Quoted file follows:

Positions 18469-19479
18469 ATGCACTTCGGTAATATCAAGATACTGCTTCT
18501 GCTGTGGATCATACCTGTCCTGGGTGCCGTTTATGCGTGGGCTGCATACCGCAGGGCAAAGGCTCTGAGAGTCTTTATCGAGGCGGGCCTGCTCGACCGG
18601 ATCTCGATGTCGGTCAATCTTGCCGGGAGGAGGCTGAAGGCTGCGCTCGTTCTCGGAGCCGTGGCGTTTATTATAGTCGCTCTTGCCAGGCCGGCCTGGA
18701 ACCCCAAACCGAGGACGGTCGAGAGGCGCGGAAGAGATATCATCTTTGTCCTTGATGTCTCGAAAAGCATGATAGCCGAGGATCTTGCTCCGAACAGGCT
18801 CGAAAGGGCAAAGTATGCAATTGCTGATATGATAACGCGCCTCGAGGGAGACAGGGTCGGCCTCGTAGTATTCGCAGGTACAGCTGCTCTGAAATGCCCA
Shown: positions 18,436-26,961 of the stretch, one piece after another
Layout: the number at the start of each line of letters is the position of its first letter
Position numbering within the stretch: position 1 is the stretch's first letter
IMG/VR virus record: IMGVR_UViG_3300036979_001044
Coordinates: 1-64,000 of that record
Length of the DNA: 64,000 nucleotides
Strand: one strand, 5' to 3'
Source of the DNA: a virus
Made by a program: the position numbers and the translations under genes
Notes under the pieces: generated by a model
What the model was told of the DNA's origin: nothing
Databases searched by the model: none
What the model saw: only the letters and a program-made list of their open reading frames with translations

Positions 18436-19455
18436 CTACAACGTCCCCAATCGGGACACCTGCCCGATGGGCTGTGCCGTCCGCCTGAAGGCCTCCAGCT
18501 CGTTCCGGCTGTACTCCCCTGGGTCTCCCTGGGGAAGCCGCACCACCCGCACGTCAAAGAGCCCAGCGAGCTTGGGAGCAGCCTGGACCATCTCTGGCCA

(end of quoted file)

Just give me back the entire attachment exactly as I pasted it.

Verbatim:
Positions 18469-19479
18469 ATGCACTTCGGTAATATCAAGATACTGCTTCT
18501 GCTGTGGATCATACCTGTCCTGGGTGCCGTTTATGCGTGGGCTGCATACCGCAGGGCAAAGGCTCTGAGAGTCTTTATCGAGGCGGGCCTGCTCGACCGG
18601 ATCTCGATGTCGGTCAATCTTGCCGGGAGGAGGCTGAAGGCTGCGCTCGTTCTCGGAGCCGTGGCGTTTATTATAGTCGCTCTTGCCAGGCCGGCCTGGA
18701 ACCCCAAACCGAGGACGGTCGAGAGGCGCGGAAGAGATATCATCTTTGTCCTTGATGTCTCGAAAAGCATGATAGCCGAGGATCTTGCTCCGAACAGGCT
18801 CGAAAGGGCAAAGTATGCAATTGCTGATATGATAACGCGCCTCGAGGGAGACAGGGTCGGCCTCGTAGTATTCGCAGGTACAGCTGCTCTGAAATGCCCA
Shown: positions 18,436-26,961 of the stretch, one piece after another
Layout: the number at the start of each line of letters is the position of its first letter
Position numbering within the stretch: position 1 is the stretch's first letter
IMG/VR virus record: IMGVR_UViG_3300036979_001044
Coordinates: 1-64,000 of that record
Length of the DNA: 64,000 nucleotides
Strand: one strand, 5' to 3'
Source of the DNA: a virus
Made by a program: the position numbers and the translations under genes
Notes under the pieces: generated by a model
What the model was told of the DNA's origin: nothing
Databases searched by the model: none
What the model saw: only the letters and a program-made list of their open reading frames with translations

Positions 18436-19455
18436 CTACAACGTCCCCAATCGGGACACCTGCCCGATGGGCTGTGCCGTCCGCCTGAAGGCCTCCAGCT
18501 CGTTCCGGCTGTACTCCCCTGGGTCTCCCTGGGGAAGCCGCACCACCCGCACGTCAAAGAGCCCAGCGAGCTTGGGAGCAGCCTGGACCATCTCTGGCCA